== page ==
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Case Report
Open Access Peer-reviewed

Recurrence of Gerbode Defect despite Surgical Repair in a Patient with Bacterial Endocarditis

Sufyan AbdulMujeeb , Faisal Masood, Syed Hussain, Adib Chaus
American Journal of Medical Case Reports. 2021, 9(7), 372-374. DOI: 10.12691/ajmcr-9-7-8
Received March 04, 2021; Revised April 07, 2021; Accepted April 16, 2021

Abstract

Gerbode defect refers to an abnormal communication of the left ventricle (LV) with the right atrium (RA), causing a severe left-to-right shunt. Symptoms of gerbode defect depend on the degree of communication between LV and RA. This defect can be congenital or acquired. Some etiologies of acquired gerbode defect include cardiac trauma, myocardial ischemia, a complication of prior cardiac surgery, or bacterial endocarditis. Regardless of the etiology, surgical intervention involving the closure of the defect is the definitive treatment of this rare anatomical anomaly. We present the case of a young man with an acquired gerbode defect as a complication of bacterial endocarditis for which he underwent surgical correction. He later had a recurrence and worsening of left-to-right shunt via the gerbode defect a few days after the first surgery, requiring another surgical intervention. To our knowledge, recurrence of this defect after a surgical repair has so far not been reported in the literature. Therefore, we conclude that patients presenting with symptoms of severe right heart failure in whom prior surgical repair of the gerbode defect is performed should prompt clinicians to rule out recurrence of this defect.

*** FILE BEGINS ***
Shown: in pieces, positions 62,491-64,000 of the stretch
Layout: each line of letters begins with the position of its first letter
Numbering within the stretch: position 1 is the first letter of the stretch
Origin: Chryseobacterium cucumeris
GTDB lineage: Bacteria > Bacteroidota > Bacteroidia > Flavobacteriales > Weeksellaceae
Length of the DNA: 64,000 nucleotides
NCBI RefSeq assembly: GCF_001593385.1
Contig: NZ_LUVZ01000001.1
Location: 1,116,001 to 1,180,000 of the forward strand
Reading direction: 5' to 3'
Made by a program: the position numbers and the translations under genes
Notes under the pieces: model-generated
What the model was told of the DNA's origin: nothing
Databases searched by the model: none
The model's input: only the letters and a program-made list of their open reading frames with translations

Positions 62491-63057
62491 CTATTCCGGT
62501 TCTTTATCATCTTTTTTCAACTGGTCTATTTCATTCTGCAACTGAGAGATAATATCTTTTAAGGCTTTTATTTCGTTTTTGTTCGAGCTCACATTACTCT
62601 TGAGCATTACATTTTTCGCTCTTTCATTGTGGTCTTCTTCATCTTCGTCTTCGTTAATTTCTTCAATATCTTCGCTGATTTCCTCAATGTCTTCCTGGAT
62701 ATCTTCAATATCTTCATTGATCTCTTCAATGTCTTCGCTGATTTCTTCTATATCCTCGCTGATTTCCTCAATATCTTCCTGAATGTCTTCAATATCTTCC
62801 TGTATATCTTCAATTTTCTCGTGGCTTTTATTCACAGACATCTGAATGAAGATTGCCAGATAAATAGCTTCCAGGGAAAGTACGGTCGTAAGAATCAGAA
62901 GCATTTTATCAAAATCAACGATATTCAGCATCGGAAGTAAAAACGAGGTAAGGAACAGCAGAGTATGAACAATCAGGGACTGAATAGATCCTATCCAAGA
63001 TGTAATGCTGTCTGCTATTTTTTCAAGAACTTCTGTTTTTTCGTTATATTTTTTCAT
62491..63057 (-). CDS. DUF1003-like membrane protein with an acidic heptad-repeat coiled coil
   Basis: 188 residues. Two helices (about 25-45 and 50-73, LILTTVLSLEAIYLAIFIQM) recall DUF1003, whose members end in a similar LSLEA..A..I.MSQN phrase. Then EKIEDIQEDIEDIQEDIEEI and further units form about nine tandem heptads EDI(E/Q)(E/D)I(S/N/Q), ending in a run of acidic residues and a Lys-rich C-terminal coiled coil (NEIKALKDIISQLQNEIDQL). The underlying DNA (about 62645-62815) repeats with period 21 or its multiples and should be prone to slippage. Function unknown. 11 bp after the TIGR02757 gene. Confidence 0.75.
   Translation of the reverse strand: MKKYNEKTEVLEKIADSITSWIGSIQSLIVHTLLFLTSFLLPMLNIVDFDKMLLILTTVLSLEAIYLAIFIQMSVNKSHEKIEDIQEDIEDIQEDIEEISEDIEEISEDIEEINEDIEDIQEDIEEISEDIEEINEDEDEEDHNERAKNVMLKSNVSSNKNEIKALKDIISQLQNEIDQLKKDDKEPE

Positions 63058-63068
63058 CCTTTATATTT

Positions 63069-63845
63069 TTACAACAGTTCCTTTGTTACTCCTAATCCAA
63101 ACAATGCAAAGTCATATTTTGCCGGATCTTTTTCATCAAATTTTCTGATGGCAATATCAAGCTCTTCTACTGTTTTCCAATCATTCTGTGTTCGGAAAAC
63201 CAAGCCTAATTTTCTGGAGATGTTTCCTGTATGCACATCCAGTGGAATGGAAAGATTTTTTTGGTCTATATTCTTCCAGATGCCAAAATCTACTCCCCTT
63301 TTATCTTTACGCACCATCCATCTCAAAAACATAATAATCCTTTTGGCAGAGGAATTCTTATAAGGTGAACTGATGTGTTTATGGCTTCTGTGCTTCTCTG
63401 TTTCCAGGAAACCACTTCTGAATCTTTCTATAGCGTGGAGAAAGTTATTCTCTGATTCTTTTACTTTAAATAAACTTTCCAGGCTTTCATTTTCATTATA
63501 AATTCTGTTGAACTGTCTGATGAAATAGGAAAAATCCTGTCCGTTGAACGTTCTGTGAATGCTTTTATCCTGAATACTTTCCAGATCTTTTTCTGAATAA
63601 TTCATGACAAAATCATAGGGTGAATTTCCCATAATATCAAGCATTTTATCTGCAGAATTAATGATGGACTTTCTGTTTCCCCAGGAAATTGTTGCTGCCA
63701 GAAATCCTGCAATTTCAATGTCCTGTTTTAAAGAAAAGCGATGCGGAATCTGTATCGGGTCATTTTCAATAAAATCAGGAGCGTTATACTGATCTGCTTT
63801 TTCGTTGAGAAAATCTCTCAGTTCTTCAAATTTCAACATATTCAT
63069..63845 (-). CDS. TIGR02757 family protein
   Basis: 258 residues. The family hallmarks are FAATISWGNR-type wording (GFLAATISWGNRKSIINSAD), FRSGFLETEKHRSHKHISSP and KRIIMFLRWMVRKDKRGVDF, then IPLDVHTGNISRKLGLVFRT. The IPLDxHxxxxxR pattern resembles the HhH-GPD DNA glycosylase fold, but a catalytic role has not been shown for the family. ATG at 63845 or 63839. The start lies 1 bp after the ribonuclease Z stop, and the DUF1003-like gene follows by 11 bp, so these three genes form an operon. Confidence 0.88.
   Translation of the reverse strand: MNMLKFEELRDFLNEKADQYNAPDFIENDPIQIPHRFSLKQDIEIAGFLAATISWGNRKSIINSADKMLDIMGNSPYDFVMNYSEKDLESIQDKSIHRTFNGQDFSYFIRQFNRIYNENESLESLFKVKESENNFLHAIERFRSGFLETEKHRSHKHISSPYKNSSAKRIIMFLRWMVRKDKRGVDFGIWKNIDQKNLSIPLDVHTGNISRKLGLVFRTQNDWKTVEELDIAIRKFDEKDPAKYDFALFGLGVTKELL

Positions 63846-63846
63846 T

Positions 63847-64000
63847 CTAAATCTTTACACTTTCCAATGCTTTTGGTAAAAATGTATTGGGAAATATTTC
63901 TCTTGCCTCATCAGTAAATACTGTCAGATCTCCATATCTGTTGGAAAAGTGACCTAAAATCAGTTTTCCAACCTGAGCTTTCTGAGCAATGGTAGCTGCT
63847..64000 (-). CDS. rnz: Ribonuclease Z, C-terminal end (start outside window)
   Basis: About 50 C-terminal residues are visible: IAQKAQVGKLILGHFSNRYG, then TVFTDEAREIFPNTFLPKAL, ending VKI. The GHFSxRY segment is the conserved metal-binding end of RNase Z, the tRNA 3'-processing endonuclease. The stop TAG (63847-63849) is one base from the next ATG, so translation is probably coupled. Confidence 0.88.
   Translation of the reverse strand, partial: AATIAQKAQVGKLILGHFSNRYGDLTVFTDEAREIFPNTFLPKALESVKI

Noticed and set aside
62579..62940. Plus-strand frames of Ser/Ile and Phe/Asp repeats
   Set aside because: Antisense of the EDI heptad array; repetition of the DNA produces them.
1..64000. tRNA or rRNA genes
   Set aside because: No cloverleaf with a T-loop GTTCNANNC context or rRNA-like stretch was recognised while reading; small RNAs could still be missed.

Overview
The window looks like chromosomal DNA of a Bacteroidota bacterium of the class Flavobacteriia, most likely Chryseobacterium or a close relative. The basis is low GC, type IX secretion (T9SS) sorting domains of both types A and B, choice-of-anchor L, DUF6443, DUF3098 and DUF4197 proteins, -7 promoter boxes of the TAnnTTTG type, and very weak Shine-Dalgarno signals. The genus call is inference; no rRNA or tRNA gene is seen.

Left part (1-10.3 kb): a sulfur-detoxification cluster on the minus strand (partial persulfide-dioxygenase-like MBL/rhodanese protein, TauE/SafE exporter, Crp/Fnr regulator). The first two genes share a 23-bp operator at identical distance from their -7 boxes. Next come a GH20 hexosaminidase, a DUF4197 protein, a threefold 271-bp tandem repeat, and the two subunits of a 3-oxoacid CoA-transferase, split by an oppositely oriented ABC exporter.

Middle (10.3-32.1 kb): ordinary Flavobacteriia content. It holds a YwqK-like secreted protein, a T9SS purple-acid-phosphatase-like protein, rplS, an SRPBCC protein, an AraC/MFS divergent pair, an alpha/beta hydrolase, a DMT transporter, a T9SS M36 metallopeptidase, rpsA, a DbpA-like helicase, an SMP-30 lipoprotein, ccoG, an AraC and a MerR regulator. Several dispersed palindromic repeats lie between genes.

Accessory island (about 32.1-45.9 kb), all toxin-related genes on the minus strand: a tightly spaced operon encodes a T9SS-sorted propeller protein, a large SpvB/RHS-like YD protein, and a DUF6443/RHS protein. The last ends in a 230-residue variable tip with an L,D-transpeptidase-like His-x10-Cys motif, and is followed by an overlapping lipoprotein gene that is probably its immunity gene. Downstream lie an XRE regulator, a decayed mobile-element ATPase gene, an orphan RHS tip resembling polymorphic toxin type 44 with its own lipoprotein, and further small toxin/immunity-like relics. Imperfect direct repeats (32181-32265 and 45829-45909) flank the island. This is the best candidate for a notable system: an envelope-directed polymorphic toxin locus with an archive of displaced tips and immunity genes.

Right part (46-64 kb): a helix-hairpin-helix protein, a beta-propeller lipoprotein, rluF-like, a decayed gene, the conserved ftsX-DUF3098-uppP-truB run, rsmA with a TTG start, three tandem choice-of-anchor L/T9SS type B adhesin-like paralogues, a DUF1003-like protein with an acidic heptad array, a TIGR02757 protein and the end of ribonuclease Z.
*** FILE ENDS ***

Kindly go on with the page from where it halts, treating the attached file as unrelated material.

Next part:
1. Case Report

A 25-year-old relatively healthy male presented to the hospital complaining of chest pain for 5 days. Prior to chest pain, the patient was experiencing fever, chills, myalgia, shortness of breath. EKG performed at the time showed first-degree AV block and physical exam was significant for a grade III/VI holosystolic murmur. Transthoracic Echocardiogram (TTE) performed showed flail aortic leaflet concerning for a vegetation, evidence of ventricular septal defect (VSD), moderate to severe aortic insufficiency (Figure 1). One of two blood cultures was positive for methicillin-sensitive Staph. Aureus (MSSA) and he was being treated with vancomycin and gentamicin initially which was later modified to oxacillin after cultures and sensitivities were complete. A repeat echo two days later revealed worsening of aortic insufficiency, persistent VSD, and moderate purulent pericardial effusion (Figure 2). The patient had no history of abnormal heart valves, congenital cardiac defects, intravenous drug use, or recent dental procedure.